Replying to four lawyers, the National Development and Reform Commission said recently that since the number of passengers on the Beijing-Tianjin Intercity Railway is still growing, the costs of operation and depreciation cannot be accurately determined, and hence fares cannot be adjusted. But irrespective of the lawyers' accusations, the railways should hold a public hearing on high-speed train fares, which are indeed very high, says an article in Xinhua Daily Telegraph. Excerpts:
When the Beijing-Tianjin Intercity Railway, the nation's first high-speed railway (HSR), began operating in August 2008, questions were raised on whether "the fares were too high for the common people to afford". The Ministry of Railways had then promised to fix ticket prices after a "one-year trial run" and after holding public hearings. Nearly two years have passed since then but the authorities still refuse to adjust the fares. Does this mean the "high fares" will not change in near future?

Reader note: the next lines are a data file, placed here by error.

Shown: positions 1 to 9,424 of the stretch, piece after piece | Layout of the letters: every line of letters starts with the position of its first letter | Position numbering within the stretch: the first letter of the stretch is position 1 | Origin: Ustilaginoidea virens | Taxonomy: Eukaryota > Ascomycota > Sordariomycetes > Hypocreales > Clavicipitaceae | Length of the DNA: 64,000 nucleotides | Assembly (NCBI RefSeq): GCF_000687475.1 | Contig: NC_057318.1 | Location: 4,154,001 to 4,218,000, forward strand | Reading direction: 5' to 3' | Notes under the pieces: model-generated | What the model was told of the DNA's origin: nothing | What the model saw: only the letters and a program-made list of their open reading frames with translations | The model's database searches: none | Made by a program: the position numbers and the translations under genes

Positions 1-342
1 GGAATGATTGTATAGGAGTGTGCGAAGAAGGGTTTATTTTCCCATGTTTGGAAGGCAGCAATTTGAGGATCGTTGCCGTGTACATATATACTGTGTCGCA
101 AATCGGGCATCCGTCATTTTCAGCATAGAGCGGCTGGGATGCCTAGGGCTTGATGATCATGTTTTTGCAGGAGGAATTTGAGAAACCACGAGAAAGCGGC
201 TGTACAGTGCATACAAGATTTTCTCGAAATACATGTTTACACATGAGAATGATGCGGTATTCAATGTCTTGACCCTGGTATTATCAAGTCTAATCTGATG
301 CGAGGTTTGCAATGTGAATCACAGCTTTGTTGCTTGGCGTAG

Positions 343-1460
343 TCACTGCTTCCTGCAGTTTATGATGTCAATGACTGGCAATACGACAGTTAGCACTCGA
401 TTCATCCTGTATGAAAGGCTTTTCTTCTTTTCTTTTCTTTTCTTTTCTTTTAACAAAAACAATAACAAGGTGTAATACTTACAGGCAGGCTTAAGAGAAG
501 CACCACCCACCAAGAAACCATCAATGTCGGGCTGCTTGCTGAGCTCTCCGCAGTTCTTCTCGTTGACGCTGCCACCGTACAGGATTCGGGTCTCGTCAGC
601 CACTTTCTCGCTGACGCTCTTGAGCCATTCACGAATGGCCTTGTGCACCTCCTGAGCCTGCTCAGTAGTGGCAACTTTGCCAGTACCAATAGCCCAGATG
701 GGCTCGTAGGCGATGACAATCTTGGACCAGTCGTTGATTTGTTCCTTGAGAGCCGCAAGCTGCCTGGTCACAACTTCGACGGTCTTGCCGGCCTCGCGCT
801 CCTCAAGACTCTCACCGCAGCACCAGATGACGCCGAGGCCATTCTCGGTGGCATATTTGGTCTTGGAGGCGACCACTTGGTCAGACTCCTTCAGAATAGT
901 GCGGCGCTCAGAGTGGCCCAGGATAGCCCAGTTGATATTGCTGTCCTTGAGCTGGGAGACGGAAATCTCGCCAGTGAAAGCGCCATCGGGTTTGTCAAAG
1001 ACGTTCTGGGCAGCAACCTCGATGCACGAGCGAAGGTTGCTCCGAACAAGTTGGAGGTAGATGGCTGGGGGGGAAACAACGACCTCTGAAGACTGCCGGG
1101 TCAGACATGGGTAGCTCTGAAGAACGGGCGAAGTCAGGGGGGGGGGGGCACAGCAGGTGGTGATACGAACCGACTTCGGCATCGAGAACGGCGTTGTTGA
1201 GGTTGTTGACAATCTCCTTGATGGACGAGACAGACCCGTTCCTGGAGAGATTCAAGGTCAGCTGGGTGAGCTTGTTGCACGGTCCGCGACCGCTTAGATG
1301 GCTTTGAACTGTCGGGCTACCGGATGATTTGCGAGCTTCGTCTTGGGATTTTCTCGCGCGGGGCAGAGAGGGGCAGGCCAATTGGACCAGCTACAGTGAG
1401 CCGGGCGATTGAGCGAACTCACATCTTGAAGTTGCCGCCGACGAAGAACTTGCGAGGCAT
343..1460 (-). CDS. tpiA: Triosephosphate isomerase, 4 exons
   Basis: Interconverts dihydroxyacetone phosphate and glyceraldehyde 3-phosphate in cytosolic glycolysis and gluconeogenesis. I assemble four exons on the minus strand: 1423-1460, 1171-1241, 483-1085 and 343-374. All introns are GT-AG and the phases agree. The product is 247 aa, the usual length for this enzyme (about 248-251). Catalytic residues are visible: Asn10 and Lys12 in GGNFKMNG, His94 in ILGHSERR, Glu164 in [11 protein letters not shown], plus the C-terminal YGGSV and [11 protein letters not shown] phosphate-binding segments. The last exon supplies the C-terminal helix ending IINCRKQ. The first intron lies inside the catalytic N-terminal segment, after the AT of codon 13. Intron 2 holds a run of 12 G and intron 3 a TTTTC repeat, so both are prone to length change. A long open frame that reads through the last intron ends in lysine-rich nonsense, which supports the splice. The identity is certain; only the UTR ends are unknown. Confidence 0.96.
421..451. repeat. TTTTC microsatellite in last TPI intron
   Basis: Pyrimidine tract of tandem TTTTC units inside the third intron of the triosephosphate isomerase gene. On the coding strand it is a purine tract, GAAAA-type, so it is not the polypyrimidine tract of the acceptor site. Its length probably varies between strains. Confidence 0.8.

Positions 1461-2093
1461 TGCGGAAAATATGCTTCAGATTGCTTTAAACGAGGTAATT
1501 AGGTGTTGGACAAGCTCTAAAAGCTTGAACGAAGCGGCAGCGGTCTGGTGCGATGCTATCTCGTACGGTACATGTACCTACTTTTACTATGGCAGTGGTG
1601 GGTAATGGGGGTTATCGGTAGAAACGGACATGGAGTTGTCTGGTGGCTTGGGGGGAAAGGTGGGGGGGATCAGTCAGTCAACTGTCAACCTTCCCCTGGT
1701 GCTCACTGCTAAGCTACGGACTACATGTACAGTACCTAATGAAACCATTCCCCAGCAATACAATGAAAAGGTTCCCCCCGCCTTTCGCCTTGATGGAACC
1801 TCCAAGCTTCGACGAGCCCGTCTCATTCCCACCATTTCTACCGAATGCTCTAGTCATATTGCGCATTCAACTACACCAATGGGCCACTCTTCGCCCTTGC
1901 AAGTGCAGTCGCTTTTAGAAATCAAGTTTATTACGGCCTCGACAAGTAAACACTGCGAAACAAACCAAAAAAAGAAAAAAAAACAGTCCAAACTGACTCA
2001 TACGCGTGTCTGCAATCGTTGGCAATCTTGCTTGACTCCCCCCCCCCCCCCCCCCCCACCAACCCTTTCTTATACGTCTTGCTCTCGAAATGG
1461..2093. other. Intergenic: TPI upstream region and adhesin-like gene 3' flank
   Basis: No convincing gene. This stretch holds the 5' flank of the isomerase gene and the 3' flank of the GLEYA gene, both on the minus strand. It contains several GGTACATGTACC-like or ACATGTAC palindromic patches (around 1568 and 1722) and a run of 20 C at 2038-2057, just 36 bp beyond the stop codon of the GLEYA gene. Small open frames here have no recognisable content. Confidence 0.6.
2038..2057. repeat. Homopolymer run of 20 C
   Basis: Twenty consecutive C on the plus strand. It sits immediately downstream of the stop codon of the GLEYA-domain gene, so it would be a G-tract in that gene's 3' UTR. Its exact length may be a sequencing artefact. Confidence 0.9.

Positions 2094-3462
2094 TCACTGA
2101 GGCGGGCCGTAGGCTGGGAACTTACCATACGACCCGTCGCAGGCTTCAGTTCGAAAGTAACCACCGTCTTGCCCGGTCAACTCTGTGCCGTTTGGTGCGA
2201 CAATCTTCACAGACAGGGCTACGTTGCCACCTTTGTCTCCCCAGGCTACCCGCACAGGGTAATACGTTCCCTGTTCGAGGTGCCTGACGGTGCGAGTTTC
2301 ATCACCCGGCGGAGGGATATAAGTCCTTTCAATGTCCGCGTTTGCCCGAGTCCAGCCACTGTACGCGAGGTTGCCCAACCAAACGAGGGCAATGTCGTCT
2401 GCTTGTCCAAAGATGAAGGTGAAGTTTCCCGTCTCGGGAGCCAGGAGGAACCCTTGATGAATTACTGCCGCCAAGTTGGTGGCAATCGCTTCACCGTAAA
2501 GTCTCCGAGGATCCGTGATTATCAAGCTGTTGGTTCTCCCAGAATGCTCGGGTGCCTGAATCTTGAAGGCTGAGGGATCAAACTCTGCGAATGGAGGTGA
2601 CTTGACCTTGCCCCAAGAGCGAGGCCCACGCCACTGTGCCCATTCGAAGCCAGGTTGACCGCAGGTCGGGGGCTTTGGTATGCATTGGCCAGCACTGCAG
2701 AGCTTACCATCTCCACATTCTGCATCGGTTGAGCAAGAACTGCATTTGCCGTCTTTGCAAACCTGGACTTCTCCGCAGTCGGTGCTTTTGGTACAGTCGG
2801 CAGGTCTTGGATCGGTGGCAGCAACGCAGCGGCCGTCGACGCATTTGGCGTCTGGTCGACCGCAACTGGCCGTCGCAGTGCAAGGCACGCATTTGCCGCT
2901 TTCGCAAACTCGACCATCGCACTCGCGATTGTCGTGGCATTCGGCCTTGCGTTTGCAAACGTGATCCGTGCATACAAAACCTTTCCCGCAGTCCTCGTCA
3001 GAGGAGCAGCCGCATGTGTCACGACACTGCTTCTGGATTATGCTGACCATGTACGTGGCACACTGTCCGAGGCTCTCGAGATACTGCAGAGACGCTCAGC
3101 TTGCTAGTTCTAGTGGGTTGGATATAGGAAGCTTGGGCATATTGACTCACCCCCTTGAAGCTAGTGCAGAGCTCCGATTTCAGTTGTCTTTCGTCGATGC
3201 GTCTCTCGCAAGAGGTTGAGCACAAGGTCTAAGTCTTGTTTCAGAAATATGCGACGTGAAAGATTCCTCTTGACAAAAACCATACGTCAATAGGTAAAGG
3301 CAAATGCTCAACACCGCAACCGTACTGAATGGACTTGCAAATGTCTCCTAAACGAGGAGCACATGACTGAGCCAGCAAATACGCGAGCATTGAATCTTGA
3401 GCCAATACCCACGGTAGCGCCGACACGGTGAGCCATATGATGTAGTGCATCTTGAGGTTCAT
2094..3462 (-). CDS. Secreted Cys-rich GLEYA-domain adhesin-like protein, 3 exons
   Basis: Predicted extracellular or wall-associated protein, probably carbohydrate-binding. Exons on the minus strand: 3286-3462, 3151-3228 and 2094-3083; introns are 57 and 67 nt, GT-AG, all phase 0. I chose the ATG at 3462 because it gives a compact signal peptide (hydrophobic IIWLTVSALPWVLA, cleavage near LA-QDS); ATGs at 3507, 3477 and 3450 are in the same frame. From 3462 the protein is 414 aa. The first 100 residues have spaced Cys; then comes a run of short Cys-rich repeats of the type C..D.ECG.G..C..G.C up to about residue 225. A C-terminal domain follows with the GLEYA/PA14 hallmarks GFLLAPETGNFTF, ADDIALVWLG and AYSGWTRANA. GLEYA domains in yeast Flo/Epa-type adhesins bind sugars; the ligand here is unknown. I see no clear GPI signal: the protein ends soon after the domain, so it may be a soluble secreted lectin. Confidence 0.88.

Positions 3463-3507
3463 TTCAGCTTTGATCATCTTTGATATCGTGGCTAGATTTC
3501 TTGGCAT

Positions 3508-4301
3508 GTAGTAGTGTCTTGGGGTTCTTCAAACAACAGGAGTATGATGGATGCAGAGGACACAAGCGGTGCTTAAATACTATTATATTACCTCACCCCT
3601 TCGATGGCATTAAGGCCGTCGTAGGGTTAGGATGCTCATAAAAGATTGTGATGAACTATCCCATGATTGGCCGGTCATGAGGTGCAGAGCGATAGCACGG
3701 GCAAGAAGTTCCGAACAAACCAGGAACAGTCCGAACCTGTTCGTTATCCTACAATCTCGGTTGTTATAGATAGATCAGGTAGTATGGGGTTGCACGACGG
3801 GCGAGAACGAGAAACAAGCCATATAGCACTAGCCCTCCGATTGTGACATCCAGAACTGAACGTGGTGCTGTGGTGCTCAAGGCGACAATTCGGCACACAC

To determine whether the fares were high, four lawyers of Zhong Yin Law Firm, Dong Zhengwei, Bai Pingliang, Chen Dong and Liang Huiqing, conducted a study based on the fares, quality of service and passenger flow. They found that even if 29 yuan was charged for the one-way HSR journey, the railway could make a profit and recover the expenses before the scheduled time.
In Japan, the fare for a Tokyo-Osaka journey that covers 515 km is 14,050 yen, or about 0.3 percent of the country's per capita annual income. In the Republic of Korea, high-speed railway journeys cost just 1.34 times that of ordinary railway and about 63 to 72 percent of airline fares. In contrast, the 490-yuan fare for the Wuhan-Guangzhou ride is equal to nearly 3 percent of China's per capita urban annual income.
China's railway authorities should hold the long-promised hearing and fix the high-speed railway fares on the basis of the average income of country's citizens sooner rather than later.
(China Daily 05/24/2010 page9)